Bugatti Veyron – A Brief History

The Bugatti Veyron is a mid engined, all wheel drive hyper car, named after Pierre Veyron who won the 1939 Le Mans 24 hour race driving a Bugatti Type 57 ‘Tank.’ The Veyron Supersport version currently holds the world record for the fastest production car, with a top speed of 268mph.

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The decision to develop the car was made in 2001, but took until 2003 to produce a road worthy prototype. With a goal of breaking the top speed record, as well as creating a quality luxury sports car, there were huge technological challenges to overcome, and so it took another 2 years until the final car was unveiled and released. It was worth the wait.

The Veyron is powered by an 8L W16 Quad turbo charged engine, producing 1001bhp. The transmission is a computer controlled dual clutch, direct shift gear, resulting in a gear change in less than 150 milliseconds. The Veyron runs specially developed tyres specifically designed to cope with the incredible speeds the Veyron can achieve, and cost $25,000 per set. All of this results in a top speed of 253mph.

As mentioned above, a Supersport version of the Veyron was produced. This was due to the release of the American SSC Ultimate Aero, taking the top speed crown from the Veyron. The Supersport’s power was increased to 1183bhp, meaning it could reach 150mph in an incredible 10.2s and re-take the top speed record for the Veyron. The record has since been refuted by Hennessey, claiming their Venom GT should claim the top spot due the Veyrons’ rev limit being changed for its record setting run. The Veyrons’ record however has been retained; due to Guinness World Records stating a change to the rev limiter does not alter the fundamental design of the car or engine.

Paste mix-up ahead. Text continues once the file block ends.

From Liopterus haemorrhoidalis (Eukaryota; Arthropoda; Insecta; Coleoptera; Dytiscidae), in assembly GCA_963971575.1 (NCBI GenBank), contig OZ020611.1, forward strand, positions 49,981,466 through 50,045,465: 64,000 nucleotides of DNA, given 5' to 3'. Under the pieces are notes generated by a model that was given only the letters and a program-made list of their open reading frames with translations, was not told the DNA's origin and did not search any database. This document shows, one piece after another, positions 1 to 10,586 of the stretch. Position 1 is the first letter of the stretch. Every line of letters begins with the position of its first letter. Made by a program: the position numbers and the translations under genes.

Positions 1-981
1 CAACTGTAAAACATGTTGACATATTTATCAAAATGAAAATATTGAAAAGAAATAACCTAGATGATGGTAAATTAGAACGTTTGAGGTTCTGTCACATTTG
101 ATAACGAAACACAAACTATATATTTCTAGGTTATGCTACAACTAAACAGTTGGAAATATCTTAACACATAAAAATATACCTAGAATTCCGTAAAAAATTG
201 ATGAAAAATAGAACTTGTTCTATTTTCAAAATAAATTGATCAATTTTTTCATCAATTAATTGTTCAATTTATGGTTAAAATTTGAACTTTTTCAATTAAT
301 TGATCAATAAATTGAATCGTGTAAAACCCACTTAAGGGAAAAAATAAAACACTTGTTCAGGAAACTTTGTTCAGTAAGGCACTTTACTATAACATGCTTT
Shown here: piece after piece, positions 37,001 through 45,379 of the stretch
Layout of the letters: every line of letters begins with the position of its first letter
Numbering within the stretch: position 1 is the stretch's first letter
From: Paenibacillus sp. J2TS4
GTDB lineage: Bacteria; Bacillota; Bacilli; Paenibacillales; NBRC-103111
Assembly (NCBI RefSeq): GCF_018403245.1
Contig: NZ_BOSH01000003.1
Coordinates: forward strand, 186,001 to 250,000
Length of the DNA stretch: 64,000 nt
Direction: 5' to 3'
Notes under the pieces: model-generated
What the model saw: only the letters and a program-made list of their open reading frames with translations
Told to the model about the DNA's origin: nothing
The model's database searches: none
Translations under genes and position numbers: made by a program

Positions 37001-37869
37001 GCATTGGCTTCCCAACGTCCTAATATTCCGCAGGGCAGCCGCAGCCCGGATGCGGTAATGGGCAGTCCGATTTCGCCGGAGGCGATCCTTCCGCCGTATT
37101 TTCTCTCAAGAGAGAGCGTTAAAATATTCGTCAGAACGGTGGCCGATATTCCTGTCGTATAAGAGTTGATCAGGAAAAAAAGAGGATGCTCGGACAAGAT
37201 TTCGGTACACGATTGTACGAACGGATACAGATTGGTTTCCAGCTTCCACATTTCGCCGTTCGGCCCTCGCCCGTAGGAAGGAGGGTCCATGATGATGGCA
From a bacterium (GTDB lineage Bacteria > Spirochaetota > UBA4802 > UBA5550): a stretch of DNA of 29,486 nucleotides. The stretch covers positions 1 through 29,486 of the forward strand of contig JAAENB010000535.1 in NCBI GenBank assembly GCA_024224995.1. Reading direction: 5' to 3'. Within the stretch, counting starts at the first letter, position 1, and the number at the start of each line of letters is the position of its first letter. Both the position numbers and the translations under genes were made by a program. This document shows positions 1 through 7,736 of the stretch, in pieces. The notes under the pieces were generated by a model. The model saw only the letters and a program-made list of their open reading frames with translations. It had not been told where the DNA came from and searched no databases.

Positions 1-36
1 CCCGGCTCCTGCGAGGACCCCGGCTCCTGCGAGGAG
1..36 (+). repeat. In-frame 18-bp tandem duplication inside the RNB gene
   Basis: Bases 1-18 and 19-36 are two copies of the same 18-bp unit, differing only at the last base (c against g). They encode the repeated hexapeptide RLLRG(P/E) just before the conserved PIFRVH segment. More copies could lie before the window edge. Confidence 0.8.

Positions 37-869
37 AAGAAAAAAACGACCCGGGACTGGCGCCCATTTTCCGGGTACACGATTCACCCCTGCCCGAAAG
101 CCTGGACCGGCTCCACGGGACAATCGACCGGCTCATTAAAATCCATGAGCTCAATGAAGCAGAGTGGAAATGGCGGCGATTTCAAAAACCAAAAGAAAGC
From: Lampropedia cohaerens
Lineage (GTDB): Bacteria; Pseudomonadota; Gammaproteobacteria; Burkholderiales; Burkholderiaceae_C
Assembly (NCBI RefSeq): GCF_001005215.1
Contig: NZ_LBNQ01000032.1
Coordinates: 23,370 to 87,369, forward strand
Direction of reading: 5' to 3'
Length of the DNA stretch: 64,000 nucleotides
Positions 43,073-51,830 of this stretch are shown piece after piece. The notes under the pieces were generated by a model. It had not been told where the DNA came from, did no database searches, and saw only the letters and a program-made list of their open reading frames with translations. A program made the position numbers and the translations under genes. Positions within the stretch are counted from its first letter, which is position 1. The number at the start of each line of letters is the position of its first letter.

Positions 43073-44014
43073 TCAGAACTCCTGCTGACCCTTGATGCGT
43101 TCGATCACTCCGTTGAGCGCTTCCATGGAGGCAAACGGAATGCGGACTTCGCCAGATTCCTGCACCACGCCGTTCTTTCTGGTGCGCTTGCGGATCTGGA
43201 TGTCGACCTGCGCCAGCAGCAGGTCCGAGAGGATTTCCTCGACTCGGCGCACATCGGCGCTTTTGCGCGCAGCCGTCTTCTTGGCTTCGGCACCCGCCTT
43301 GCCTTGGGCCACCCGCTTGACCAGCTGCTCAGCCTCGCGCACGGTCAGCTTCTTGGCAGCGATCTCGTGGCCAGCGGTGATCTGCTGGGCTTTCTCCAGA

The Veyron is a feat of engineering unmatched in the car industry, and even if in the future it loses its crown, it will deservedly keep its place in history as one of the best cars ever made.